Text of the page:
Large and imposing, the 46mm Timezoner is nevertheless a brilliant horological innovation — indeed, one has the impression that had it debuted in the 1960s, it would have become an icon. As it is, the Timezoner features a brilliant mechanism: Push down and twist the world time bezel to one of its listed cities, and the watch’s hour hand, 24-hour hand, and date display automatically update to reflect the new time, making traveling a cinch. And if that weren’t enough, this incredible watch also incorporates a 12-hour chronograph with flyback functionality. Original, highly useful, and handsome — if a bit large! — the Timezoner is perfect for travelers, pilots, and more. 

  • Type: World Timer
  • Diameter: 46mm
  • Movement: IWC Calibre 89760 automatic 
  • Water Resistance: 60m
  • Price: $12,300

Casio G-SHOCK 6900 Series

Favored by soldiers the world over for its robustness, wide-ranging feature set, affordability, stealthy profile, and comfort, the G-SHOCK is the unofficial military watch of the 21st century. The 6900 series, with its wide complement of alarms, timers, and calendar functionality, is a contemporary tool watch through and through — and best of all, it can be found all around the globe, often for under $100. With its black resin case and matching band, it blends in  perfectly on nighttime maneuvers, yet provides a backlight strong enough to read in even the darkest of environments. Indeed, even if you’re not a soldier, it’s impossible not to appreciate the 6900’s qualifications. 

  • Type: Field (digital)
  • Diameter: 45.5mm
  • Movement: Casio quartz
  • Water Resistance: 200m
  • Price: ~$85

Apple Watch Ultra 

If you’re looking for the most relevant, advanced, impressive piece of wrist-borne kit that currently exists, it’s hard to beat the Apple Watch Ultra. Designed with athletes in mind, the newest iteration of the Apple Watch incorporates all kinds of specialized features that are readily accessible via the new Action button, as well as an 86 dB emergency siren, an SOS signal, and biometric analysis. With its sophisticated GPS, onboard SCUBA features from Oceanic, ultrabright screen, and much more, there’s no doubt that this is the tool watch of the 21st century. (Just don’t forget to charge it — right now, it’ll only last 36-60 hours at a clip.)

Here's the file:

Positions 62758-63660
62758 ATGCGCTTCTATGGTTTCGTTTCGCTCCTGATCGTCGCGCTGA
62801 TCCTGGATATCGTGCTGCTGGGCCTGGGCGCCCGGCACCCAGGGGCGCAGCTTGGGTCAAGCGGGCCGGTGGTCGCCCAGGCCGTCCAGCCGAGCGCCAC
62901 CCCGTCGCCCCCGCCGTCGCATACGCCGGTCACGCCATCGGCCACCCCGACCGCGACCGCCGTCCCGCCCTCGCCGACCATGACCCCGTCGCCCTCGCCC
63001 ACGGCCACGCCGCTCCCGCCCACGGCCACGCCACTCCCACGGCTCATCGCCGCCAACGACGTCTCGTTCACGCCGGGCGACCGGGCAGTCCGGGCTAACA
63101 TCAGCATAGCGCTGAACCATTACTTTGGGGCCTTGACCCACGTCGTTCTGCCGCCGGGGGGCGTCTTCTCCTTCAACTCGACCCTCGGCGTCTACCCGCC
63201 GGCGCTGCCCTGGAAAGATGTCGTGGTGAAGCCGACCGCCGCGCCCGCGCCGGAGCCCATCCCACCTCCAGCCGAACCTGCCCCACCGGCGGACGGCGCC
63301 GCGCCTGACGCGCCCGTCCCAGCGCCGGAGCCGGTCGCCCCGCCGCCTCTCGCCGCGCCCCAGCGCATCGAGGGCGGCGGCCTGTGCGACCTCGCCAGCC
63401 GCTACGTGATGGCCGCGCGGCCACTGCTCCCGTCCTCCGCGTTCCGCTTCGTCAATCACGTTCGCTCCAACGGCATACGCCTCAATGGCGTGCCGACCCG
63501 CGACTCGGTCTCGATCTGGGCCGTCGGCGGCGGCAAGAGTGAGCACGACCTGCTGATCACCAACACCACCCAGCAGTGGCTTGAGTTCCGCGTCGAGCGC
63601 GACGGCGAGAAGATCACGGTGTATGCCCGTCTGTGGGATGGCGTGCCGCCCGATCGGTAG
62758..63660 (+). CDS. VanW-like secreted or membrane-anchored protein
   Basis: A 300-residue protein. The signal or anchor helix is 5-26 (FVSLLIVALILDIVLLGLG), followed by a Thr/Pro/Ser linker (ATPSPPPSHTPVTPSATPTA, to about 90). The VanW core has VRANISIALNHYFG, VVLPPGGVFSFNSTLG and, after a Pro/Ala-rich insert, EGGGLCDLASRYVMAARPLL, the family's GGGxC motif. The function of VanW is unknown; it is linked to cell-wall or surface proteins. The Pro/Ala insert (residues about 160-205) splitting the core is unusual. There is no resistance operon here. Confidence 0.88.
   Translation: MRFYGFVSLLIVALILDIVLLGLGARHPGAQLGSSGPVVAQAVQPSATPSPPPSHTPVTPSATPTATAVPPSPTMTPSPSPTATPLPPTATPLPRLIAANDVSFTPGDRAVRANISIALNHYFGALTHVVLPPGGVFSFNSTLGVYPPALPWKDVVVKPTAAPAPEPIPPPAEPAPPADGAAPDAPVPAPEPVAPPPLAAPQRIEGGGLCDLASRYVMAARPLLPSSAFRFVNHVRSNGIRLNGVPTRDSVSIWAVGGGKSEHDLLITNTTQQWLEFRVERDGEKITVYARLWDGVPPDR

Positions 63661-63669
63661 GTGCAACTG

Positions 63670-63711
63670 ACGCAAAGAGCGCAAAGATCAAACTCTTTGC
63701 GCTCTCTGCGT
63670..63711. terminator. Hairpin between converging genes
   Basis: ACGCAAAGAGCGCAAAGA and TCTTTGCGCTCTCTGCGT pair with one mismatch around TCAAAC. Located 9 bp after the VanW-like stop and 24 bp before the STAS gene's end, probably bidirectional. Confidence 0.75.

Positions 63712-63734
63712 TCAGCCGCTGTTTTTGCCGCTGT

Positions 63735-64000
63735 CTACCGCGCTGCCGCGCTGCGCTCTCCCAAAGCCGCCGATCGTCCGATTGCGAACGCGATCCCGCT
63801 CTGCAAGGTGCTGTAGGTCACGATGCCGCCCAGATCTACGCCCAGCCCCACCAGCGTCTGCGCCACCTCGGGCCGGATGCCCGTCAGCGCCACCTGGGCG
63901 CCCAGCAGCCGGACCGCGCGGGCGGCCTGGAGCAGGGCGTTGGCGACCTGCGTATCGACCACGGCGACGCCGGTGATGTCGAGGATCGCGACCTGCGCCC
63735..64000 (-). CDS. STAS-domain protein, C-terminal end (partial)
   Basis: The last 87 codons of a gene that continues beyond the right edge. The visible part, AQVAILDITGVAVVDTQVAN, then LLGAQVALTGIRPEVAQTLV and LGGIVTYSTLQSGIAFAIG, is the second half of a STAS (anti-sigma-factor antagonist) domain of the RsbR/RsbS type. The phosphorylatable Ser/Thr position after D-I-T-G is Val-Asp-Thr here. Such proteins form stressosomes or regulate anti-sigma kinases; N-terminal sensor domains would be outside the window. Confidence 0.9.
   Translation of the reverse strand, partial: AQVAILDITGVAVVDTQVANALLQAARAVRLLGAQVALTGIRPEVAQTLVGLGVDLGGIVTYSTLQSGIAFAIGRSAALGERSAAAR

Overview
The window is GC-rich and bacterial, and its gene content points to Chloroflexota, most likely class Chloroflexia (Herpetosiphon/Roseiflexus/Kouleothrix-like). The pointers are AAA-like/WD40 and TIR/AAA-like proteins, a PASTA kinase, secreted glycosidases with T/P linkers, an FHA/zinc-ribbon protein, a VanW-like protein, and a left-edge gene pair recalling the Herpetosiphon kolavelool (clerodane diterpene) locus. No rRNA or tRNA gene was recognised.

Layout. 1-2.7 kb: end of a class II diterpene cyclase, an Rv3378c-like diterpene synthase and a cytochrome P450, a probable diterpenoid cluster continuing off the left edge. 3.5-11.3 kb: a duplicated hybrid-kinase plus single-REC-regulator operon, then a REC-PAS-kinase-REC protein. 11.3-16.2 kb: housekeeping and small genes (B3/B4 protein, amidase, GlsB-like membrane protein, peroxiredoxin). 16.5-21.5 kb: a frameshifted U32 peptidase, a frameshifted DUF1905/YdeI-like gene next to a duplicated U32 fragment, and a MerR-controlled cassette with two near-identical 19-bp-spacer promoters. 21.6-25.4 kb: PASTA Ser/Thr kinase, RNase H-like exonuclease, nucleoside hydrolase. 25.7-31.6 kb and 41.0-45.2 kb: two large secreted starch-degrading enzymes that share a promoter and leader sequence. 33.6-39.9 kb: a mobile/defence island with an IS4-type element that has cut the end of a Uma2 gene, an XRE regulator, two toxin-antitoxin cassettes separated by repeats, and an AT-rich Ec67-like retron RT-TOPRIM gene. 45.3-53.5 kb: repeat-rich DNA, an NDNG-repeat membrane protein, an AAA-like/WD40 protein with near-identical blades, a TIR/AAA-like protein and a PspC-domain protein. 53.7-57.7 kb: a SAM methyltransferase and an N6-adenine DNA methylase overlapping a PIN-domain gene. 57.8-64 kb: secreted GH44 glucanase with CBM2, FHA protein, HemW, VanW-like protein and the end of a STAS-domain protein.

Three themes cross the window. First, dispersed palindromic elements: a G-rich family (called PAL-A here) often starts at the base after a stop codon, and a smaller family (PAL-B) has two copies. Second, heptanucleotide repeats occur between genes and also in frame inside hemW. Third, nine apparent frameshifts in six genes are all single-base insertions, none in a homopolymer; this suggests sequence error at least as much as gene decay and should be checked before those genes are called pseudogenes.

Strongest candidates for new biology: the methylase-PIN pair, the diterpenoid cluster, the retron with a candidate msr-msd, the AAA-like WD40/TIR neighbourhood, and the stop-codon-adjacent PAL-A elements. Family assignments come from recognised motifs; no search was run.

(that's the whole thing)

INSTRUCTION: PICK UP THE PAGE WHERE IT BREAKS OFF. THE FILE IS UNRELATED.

• Type: Smartwatch
  • Diameter: 49mm
  • Movement: Apple S8 chip
  • Water Resistance: 100m
  • Price: $799+


The modern take on the vaunted Mark XI pilot’s watch that debuted way back in 1948 and was in use by the British military for decades, the Mark XX is everything one needs in a pilot/field watch, and nothing one doesn’t. Measuring 40mm in diameter and less than 11mm in depth, it features 100m of water resistance, and in-house, automatic movement with an impressive 5-day power reserve, and comes in one of several dial colors (including classic black). Though it features a date window, it’s impossible to gaze upon this simple beauty without thinking of its post-War ancestor — especially on its black leather strap. Tough enough to wear in the water but dressy enough to wear to dinner, the Mark XX is contemporary tool watch royalty. 

  • Type: Field/Pilot’s
  • Diameter: 40mm
  • Movement: IWC Calibre 32111 automatic 
  • Water Resistance: 100m
  • Price: $5,250+